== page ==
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Who Not How by Dan Sullivan and Benjamin Hardy - Book Discussion

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MTF

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Who Not How: The Formula to Achieve Bigger Goals Through Accelerating Teamwork is a very simple book. In its essence, the authors posit that to achieve more, you need to shift your thinking from HOW you can do it to WHO can help you do it or WHO can do it for you. Ultimately, it's about leverage in the form of working with others instead of thinking that you can do everything best. This applies not only to business but also personal life (stuff like cooking, cleaning, having a good fitness program, even driving a car).

I'm a lone wolf by nature and find it very hard to work with other people but this book made me realize that perhaps it's a skill I need to work on more. Looking back, some of the best stuff I've created was actually the result of collaborations and/or just one piece of advice given to me by someone else (I owe just one person with her right advice at the right time most of my business results).

Here are my three favorite excerpts:

Do you have Whos in your life that give you the perspectives, resources, and ability to go beyond what you could do alone? Or are you keeping your goals so small to make them easier to accomplish them on your own? Do you really think you must be the one to put in the blood, sweat, and tears, bearing the whole load to prove your capability?

“As an individual, your time and attention are linear and finite. You only have so much. So, when you ask yourself, ‘How?’ then you have to be the one to find out where to learn, you have to be the one to actually learn how to do it, and once you’ve learned how to do it, then you have to be the one to actually do the task for the unforeseen future. If at some point in the future, you decide to hire someone to do it for you, then you’ll have to train them.”

Our culture has brainwashed us into avoiding costs rather than making powerful investments in ourselves and our futures. As a result, we willingly do all sorts of “busy” or ineffective work outside our expertise and passion, falsely believing that “working hard” or engaging in such tasks is worth it.

What are your main lessons from the book? Do you have any examples from your life how looking for WHO instead of HOW helped you achieve more?

Thanks @Tiago for the recommendation.
 
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VicFountain

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I saw your recommendation on the books thread and decided to give it a read. I was left amazed after 5 pages. Completely shifted my perspective. I've always thought that the best way to reach your goals was to screw up everyone else and just do everything by yourself, design, marketing, coding, and so on. Well, it didn't work out very well for me.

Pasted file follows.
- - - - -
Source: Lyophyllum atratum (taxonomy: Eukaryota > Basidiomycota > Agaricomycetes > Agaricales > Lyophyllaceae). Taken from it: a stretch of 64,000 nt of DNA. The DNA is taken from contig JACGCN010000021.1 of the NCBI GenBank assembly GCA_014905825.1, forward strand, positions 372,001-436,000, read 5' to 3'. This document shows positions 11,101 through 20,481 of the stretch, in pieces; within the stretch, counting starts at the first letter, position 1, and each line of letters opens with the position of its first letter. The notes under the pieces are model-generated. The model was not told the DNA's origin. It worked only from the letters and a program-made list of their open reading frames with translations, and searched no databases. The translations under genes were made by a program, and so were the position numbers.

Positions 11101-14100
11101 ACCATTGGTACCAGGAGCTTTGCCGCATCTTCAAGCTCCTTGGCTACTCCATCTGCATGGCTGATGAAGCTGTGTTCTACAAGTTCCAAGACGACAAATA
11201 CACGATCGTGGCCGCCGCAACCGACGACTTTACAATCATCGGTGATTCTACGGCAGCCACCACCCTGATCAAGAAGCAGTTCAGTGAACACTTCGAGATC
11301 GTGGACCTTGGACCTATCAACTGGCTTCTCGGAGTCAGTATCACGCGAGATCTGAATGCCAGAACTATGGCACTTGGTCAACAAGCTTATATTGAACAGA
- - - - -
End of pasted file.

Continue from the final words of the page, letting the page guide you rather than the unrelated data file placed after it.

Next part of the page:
I ended up thinking that way because I had a bad experience with a business partner in the past and from there on I thought that having control of the production of your product is the most important thing. Now, I start thinking the problem was me, I was a bad leader.

I was the proverbial micro-manager, and my business partner left me. I think you need a balance...leading skills but also skills that are necessary to build the product you intend to sell, or at least have enough money to replace someone who leaves you.
 
D

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I haven't read the book, but the title annoys me. I'd rather say "Why, not how". But then Hardy, as good of a writer as he is, is not known for choosing particularly good titles for his books.
 

Tiago

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Happy that you enjoyed it. It’s a great book, I’ve referred it to many people.
 
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MTF

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I saw your recommendation on the books thread and decided to give it a read. I was left amazed after 5 pages. Completely shifted my perspective. I've always thought that the best way to reach your goals was to screw up everyone else and just do everything by yourself, design, marketing, coding, and so on. Well, it didn't work out very well for me.

I ended up thinking that way because I had a bad experience with a business partner in the past and from there on I thought that having control of the production of your product is the most important thing. Now, I start thinking the problem was me, I was a bad leader.

I was the proverbial micro-manager, and my business partner left me. I think you need a balance...leading skills but also skills that are necessary to build the product you intend to sell, or at least have enough money to replace someone who leaves you.

Same for me, except I never fooled myself I'm good at design or coding lol. But otherwise I also have issues trusting others with quality.

I haven't read the book, but the title annoys me. I'd rather say "Why, not how". But then Hardy, as good of a writer as he is, is not known for choosing particularly good titles for his books.

The book has nothing to do with "why" so the title is fitting as it is. It's about finding out WHO can help you instead of HOW you can do it. Why is irrelevant here.
 
D

Deleted78083

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Same for me, except I never fooled myself I'm good at design or coding lol. But otherwise I also have issues trusting others with quality.



The book has nothing to do with "why" so the title is fitting as it is. It's about finding out WHO can help you instead of HOW you can do it. Why is irrelevant here.